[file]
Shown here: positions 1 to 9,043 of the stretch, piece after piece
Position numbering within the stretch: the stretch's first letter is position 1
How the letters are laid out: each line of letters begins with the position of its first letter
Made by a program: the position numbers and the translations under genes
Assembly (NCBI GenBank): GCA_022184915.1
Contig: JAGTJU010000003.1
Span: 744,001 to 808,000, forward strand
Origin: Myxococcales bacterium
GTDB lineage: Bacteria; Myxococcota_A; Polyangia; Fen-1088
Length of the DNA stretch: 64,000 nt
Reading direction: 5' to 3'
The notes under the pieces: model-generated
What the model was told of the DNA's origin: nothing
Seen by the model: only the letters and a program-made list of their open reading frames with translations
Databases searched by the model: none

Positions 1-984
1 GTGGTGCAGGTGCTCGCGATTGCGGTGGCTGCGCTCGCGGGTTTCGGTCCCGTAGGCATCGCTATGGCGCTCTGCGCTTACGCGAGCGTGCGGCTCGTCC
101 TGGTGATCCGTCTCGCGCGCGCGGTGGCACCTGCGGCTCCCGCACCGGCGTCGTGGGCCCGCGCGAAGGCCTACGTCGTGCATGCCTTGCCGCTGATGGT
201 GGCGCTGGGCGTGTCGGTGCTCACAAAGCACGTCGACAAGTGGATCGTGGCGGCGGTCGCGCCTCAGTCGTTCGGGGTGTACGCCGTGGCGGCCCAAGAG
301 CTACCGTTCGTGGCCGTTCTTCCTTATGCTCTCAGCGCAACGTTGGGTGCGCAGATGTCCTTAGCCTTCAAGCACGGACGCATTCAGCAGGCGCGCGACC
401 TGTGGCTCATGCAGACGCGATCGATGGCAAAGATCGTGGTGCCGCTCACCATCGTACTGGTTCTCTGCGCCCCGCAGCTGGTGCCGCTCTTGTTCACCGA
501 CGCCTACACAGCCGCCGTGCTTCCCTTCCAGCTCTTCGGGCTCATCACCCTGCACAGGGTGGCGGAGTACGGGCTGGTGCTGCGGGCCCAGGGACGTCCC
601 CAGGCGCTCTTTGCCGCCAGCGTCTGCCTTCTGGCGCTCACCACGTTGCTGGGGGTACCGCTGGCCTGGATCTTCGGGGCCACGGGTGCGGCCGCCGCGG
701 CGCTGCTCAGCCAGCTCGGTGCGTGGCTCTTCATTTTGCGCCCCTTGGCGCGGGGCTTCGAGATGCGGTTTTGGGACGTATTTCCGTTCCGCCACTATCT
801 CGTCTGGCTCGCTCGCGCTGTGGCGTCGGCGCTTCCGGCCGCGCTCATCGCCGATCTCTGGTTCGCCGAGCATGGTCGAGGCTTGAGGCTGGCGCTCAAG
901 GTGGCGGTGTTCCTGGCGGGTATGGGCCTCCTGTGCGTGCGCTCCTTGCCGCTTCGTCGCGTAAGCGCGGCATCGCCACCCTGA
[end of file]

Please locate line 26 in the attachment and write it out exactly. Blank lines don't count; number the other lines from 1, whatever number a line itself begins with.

901 GTGGCGGTGTTCCTGGCGGGTATGGGCCTCCTGTGCGTGCGCTCCTTGCCGCTTCGTCGCGTAAGCGCGGCATCGCCACCCTGA